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In the same way that the citizens of Israel, startled by the earthquake this week, prayed for everything to stop shaking and stay put, this is how the political system behaves each time the administration of Ariel Sharon hits a bump. It reacted this way to the police investigations, to the Likud referendum, and to this week's no-confidence vote in the Knesset that ended, for the first time, in a tie. The same goes for the High Court decision to hold the elections a year earlier. The new Yosef Paritzky scandal will probably be measured by the very same parameters: if and how much it will shorten the bizarre era known as the Sharon period - an era in which e-v-e-r-y-o-n-e, including those who talk about toppling it, are praying silently in their hearts that it will never end.

True, this week there was an amusing contradiction between reports of how the political system was in a "frenzy" over the High Court's decision to push up the elections, and the body language of the political players themselves. They certainly didn't look like they were anxious to move anywhere. They didn't look like they wanted to go to the polls or topple the government, let alone oust Sharon - the mythological Atlas upon whose broad shoulders rests the entire political universe (albeit a crippled one, looking for ways to buy time, focused only on day-to-day survival).

After the no-confidence vote that nearly brought Sharon down this week, the Labor and National Religious Party MKs who voted against him almost heaved a sigh of relief when they lost the battle. Particularly absurd is the dissonance of Labor Party "oppositionists" seemingly torn between joy at the thought of shortening the days of this evil government, and the dull, putrefying lethargy from which they awaken only when there's a chance to settle their behinds into a unity government chair.

"The sooner this government comes to an end the better," declared Dalia Itzik, and in the same breath expressed the hope that "from now on, our price goes up." And who can compare to Shimon Peres - that walking anthology of self-righteousness, cunning and craving for power - who plies the Sharon administration with an endless stream of platitudes, rhetoric and contradiction. "Nothing would make me happier than seeing Silvan Shalom in charge of the campaign to evacuate Gaza," he says one moment. "If the government makes an offer, we will bring it before the party institutions for discussion," he says the next. First he says: "The High Court decision is an important achievement for democracy. What we need is a law-abiding government with the right policy - not aimless foot-dragging." Then he says: "But November 2006 is also a long way off."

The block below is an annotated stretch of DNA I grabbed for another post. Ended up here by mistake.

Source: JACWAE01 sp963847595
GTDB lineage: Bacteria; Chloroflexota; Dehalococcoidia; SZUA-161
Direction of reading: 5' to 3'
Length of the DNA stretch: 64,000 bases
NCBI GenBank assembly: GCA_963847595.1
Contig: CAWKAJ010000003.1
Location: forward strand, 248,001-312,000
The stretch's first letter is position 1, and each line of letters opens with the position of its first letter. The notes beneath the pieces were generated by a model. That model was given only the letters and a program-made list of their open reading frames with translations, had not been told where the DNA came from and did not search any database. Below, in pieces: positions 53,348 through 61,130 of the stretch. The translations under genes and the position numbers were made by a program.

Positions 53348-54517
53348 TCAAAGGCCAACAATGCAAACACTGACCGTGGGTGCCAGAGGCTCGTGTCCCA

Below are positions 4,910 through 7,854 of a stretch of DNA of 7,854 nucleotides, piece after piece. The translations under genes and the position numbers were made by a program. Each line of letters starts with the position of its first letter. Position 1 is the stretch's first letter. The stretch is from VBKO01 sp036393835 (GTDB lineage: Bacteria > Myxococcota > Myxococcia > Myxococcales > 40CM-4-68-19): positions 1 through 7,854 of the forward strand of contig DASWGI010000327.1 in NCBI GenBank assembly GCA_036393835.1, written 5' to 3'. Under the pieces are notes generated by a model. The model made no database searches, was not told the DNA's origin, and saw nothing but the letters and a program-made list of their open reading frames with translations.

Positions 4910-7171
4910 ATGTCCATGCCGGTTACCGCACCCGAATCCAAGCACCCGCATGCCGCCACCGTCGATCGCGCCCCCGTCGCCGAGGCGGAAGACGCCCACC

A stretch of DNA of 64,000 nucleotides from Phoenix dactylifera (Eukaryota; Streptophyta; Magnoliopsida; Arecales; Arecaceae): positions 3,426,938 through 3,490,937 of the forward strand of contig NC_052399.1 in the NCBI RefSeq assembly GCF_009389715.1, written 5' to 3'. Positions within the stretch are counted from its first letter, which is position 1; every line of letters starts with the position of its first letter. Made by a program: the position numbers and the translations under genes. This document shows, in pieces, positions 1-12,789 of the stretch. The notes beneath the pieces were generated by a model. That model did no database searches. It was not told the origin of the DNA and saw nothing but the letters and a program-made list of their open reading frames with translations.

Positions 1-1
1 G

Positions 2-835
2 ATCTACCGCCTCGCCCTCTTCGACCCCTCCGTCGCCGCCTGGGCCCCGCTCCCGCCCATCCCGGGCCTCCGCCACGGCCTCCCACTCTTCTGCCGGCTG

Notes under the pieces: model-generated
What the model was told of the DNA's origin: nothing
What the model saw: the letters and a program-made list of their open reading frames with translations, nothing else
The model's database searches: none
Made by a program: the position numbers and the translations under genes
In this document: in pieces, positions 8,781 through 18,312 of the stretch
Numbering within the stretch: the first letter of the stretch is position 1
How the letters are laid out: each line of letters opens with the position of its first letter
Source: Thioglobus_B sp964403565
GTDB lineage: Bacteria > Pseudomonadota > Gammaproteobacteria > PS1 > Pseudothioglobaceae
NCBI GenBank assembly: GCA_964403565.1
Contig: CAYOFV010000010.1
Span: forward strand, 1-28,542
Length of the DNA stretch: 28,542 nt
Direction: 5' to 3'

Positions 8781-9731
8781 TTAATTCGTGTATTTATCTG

But the Labor Party is just one illustration of Sharon's prime accomplishment as prime minister: making the sun stand still at Givon and the moon over the Valley of Ayalon. The man has managed to get a broad coalition, whose members change according to the circumstances, to rally around him for the sake of his personal survival, using hopes and promises in carefully measured doses: eliminating terror, expelling Yasser Arafat, a Likud referendum, disengagement, evacuation of settlements. All these things are meant to happen, although somehow they don't, while time slowly creeps by. In the meantime, a kind of damp mist envelops our brains, fogging our senses to the point where no one knows where the ship is heading. The main thing is that it doesn't sink. Even members of the National Union seem sad at the thought of moving anywhere in the heat of summer, let alone walking out on the government.

Ostensibly, we are looking at a minority government hanging by a thread, battered from all sides, sinking in corruption and discord, surrounded right and left by wolves waiting with bated breath for its downfall. Yet somehow, it is still alive - sitting like a spider on a web, reinforced by millions of filaments that are reluctant to see it fall. Somehow, even the settlers' threats of a "nation torn in two," even Sharon's attempt to drum up support through self-pity and talking about his physical vulnerability ("how sad that now I need protection from the Jews," says the man who sneered at the death threats received by Yitzhak Rabin, calling them a "Bolshevist conspiracy"), and recently, even his promise to run in the next elections - all these seem to add to the surrealism of the "Sharon era." It is an era that hangs in a kind of time limbo, without a beginning, middle and end, without moving, as if hanging in there were a goal in itself.

What is the secret of this era, whose benefits and achievements no one can list and yet few (apart from the settlers) really want to end? Maybe it's Sharon's special gift for playing on our fears and despair. Maybe it's fatigue. Maybe it's fear of the alternative, fear of moving, of change. But maybe there's a simpler explanation, based in part on the laws of engineering: This strange universe does not sit only on the shoulders of Ariel (aka Atlas) Sharon. It is being held up by four giant turtles - Sharon, Peres, Yosef Lapid and Arafat. Four restless ancients, greedy for power, devoted to the pursuit of their own good. Our universe rests on the back of their self-interest - heavy, solid and going nowhere.